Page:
Mark Collins – “Opinion: Timeless Insight Into Why Military Programs Go Wrong”

Bill Sweetman of Aviation Week and Space Technology suggests the Pentagon (and others) might learn from a master of science fiction with wartime technology experience:

The history of defense program failures was foretold in 1953 


The best 4,000 words you’ll ever read about 21st-century defense procurement were written more than 60 years ago by a former Royal Air Force radar boffin, Arthur C. Clarke [more here], who would go on to become a lauded science-fiction luminary.  

“Superiority” was published in Clarke’s 1953 story collection, Expedition to Earth [more here]...

In Clarke’s universe, it all goes horribly wrong, in ways that match historical experience with spooky exactitude. “A revolution in warfare may soon be upon us,” the scientist tells the general staff at his first meeting. The adversary has matched today’s technology; the research and development organization has not invested in radical new weapons. “It is fortunate for us that our opponents have been no wiser,” the scientist warns. “We cannot assume that this will always be so.”

I suspect that everyone in the defense industry today has heard similar words, whether about the “revolution in military affairs,” “transformation” or even “Third Offset.” Note, too, how the scientist uses the fact that the enemy is sticking with existing technology to support his case.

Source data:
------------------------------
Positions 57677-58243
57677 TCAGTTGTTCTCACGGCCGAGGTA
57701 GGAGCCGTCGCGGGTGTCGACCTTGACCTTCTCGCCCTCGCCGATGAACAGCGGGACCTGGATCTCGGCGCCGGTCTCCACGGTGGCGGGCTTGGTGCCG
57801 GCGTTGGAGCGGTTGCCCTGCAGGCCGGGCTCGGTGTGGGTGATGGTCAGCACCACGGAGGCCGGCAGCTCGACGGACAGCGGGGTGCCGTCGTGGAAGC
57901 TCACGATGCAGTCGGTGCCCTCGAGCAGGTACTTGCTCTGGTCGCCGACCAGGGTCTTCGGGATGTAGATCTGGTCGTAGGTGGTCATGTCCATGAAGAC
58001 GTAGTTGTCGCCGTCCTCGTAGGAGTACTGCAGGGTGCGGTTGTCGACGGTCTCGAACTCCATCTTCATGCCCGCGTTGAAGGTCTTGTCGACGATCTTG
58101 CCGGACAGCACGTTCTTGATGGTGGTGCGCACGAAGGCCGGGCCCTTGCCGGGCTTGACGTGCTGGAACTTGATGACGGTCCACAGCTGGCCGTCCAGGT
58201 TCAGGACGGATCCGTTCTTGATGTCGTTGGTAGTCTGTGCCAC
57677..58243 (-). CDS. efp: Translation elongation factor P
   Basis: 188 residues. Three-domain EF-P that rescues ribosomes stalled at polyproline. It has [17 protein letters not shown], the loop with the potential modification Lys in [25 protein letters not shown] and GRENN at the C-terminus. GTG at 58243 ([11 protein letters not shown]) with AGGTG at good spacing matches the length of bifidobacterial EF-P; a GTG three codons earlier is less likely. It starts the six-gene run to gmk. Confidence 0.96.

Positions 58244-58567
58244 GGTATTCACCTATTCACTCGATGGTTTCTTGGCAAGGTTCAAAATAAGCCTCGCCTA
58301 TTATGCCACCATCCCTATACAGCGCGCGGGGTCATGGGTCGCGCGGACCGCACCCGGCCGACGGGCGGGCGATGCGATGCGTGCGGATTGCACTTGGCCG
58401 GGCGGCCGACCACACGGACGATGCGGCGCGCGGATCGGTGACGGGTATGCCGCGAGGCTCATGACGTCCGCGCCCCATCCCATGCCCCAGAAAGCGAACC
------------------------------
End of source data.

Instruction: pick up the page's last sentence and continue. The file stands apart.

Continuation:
The first new weapon, the Sphere of Annihilation, “produced complete disintegration of matter over a radius of several hundred meters.” Its main drawback: It required a bigger torpedo that could only be carried on larger ships. The production of existing torpedoes had to stop, but this was worthwhile: “It seemed to us that all our existing weapons had become obsolete overnight,” the narrator says.

But by the time the new weapon is ready, the enemy (having not read the scientist’s memo) has been churning out old-technology (fourth-generation?) ships, has launched offensives while the defender’s ships are low on torpedoes and has an advantage in numbers that blunts the superweapon’s impact.

This is a good time to recall that the Pentagon’s effort to replace thousands of fighters, bombers, cruise missiles and helicopters with stealthy vehicles went into high gear 30 years ago and that the average age of the U.S. fighter force has never been greater [do read on for more bungles and boondoggles in Mr Clarke’s story]…

Is “Superiority” a parable? Clarke would have known very well how the U.S. 8th Air Force had arrived in Britain in 1942 and how its leaders planned to win the war with precision bombing, thanks to a specific, highly secret weapon-aiming system [see here]. It might be a coincidence that Clarke’s arrogant scientist is named Professor-General Norden, but I doubt it [lots more here on how the original US daylight bombing plan failed]. 

Related:

F-35, or “Do Joint Fighter Programs Save Money?”, Part 2

F-35 Chief: Think Very, Very Hard Before Making Another Joint Fighter 

Mr Clarke also wrote the book for “2001: A Space Odyssey“:

Mark Collins, a prolific Ottawa blogger, is a Fellow at the Canadian Global Affairs Institute; he tweets @Mark3Ds

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